It was gloomy under the thick treetops where forest closed over the path, but this was wide, open skies. It was dark, nighttime without stars. If they were storm clouds, they were the blackest he’s ever seen. His mind raced, a storm like that would be on the news everywhere, and Linda checked the forecast at least 50x the night before. It should be a clear, sunny day. But, it can’t be dark already…
“No, it can’t be, we’ve only been here a few hours, this should be the brightest part of the day.” Todd muttered to himself, digging through his pockets. He dropped the phone between the tracks twice without managing to see the time, but even as he stared, mouth agape, at the brightly lit phone, he couldn’t believe it. The screen was technicolor and shattered.
Todd’s stomach lurched again and he thought about pills for the first time that day. So overwhelming was the craving, he momentarily forgot Linda. It wasn’t until the phone rang, that he realized the full extent of this new dilemma. He repeatedly swiped his finger across the bottom, hoping the phone’s other functions remained intact, but screamed in anguish when the ringing stopped. He sat on the ground, rocking, muttering. “What have I done, how long have I been gone? I’d do anything for a few pills. What will I say? How do I explain.”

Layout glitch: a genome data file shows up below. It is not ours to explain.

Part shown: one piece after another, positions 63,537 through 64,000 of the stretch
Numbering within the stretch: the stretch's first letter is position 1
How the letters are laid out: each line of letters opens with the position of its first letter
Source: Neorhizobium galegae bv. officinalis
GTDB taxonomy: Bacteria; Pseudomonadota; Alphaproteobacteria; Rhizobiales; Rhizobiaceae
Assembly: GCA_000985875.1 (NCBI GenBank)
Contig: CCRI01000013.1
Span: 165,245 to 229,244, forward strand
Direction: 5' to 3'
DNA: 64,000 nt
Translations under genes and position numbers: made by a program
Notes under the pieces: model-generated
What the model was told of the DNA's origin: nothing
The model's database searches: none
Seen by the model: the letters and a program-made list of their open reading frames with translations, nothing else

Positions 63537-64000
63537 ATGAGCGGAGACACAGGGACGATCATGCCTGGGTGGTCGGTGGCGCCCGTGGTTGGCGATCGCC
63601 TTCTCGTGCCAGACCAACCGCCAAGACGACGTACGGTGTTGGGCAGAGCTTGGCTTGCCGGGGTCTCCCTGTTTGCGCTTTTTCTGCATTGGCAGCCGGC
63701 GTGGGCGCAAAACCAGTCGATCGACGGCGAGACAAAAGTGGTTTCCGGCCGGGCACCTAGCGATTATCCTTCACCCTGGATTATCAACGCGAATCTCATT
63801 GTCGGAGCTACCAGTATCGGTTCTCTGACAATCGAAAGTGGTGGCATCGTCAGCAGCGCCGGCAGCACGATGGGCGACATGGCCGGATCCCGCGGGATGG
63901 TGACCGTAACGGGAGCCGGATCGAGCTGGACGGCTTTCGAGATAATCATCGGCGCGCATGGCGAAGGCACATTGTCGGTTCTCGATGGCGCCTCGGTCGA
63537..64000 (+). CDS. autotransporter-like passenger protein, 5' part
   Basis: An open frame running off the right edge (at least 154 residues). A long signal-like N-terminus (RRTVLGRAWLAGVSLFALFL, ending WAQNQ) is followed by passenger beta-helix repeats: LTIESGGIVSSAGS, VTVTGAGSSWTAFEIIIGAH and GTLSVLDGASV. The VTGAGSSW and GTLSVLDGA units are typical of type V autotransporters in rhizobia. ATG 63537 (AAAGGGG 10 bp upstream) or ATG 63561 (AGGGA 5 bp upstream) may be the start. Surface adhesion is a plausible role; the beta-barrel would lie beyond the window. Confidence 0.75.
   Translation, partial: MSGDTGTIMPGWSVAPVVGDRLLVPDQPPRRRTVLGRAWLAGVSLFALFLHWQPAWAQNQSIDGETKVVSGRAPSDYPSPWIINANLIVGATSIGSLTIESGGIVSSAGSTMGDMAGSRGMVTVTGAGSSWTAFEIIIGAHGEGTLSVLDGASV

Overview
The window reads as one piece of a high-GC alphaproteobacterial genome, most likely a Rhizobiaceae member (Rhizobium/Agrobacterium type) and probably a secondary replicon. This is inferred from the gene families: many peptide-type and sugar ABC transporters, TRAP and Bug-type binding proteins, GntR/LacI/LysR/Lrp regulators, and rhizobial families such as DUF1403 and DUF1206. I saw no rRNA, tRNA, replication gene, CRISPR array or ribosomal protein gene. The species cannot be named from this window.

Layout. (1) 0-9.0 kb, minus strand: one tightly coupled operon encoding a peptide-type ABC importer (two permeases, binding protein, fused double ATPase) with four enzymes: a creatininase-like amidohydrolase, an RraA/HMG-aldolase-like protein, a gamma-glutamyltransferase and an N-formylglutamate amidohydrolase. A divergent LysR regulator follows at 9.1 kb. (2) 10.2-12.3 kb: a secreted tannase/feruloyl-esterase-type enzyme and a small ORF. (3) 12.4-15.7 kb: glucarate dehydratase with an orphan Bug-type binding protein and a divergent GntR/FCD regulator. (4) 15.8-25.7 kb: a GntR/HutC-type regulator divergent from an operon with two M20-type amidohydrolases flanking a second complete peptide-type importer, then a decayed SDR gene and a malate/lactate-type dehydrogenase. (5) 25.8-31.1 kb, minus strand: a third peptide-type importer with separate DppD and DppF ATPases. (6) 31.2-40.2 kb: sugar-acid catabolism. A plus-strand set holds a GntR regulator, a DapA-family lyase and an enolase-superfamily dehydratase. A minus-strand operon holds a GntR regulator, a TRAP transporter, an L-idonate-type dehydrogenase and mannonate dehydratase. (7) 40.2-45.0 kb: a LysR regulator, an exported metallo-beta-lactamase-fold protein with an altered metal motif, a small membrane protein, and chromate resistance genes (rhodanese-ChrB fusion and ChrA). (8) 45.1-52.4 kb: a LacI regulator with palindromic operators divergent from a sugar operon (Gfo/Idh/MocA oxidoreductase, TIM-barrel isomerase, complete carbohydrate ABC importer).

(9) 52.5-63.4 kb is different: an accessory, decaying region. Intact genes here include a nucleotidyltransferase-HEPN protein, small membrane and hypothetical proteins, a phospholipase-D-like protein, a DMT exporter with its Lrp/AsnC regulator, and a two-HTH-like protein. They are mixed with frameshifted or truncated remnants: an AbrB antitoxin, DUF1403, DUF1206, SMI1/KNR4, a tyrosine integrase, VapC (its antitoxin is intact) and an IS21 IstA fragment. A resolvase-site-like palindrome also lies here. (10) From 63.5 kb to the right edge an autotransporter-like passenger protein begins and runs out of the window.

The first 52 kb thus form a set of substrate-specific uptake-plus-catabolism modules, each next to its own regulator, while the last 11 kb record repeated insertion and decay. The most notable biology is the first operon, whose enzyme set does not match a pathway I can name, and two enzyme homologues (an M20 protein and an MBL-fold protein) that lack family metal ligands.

A loud, piercing scream penetrated his skull. Phone forgotten, Todd leapt to his feet. “Linda?! Linda!” He screamed her name, not knowing if she could hear him, just wanting to stop his thoughts.
It was another deer, it wasn’t her. Is what he was trying to think.
It was her, and you know it. For that matter, you knew the first wasn’t a deer either, but you can’t ignore it this time. Don’t panic, after all, she’s going to scream every time a cricket chirps. Especially now that it’s dark… oh no. It’s dark! If I had pills, I’d crush some up right now and snort one big line. How long have I been gone? What must she think?! How can I explain this… or her phone? Is what he knew.
Moving fast as he dared in the dark and soaked in cold sweat, Todd focused every ounce of his willpower on returning to his wife. The longer he walked, the more anxious he became, and his junky monkey clawed his back furiously. He called to Linda, expecting to see her around each new curve. Only when he reached a clearing with blackened remnants of tall wooden structures did he stop to assess his location. Taking a deep, steadying breath, he visualized every step when leaving the train area.
“Was there more than one path? I didn’t walk toward the entrance, but I didn’t see Linda either. I’ve never seen this clearing, or I would have remembered these… What are these? Burned down deer stands? I want some pills so bad. Well if people hunted here, maybe a cabin with a phone is nearby. Maybe Linda fell asleep… I coulda passed right by her if she did.”